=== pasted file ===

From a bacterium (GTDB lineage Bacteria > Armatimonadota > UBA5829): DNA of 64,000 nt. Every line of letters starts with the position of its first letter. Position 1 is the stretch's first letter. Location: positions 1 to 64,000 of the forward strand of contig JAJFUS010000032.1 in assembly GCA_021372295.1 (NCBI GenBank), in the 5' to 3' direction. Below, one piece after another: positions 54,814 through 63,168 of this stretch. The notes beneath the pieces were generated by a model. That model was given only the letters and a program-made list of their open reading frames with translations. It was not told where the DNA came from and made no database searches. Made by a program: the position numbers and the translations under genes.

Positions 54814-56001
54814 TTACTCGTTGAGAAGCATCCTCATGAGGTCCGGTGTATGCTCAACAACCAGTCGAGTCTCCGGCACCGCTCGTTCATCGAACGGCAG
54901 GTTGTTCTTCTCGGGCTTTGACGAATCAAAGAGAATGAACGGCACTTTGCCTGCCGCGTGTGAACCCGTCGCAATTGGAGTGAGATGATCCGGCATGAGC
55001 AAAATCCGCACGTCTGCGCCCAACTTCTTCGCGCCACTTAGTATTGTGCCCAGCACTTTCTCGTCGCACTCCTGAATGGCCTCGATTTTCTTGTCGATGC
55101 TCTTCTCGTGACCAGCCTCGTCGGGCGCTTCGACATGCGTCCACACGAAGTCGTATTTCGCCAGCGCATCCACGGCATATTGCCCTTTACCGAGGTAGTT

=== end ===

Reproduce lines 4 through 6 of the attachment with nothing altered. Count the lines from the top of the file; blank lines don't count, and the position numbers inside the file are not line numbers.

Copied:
54901 GTTGTTCTTCTCGGGCTTTGACGAATCAAAGAGAATGAACGGCACTTTGCCTGCCGCGTGTGAACCCGTCGCAATTGGAGTGAGATGATCCGGCATGAGC
55001 AAAATCCGCACGTCTGCGCCCAACTTCTTCGCGCCACTTAGTATTGTGCCCAGCACTTTCTCGTCGCACTCCTGAATGGCCTCGATTTTCTTGTCGATGC
55101 TCTTCTCGTGACCAGCCTCGTCGGGCGCTTCGACATGCGTCCACACGAAGTCGTATTTCGCCAGCGCATCCACGGCATATTGCCCTTTACCGAGGTAGTT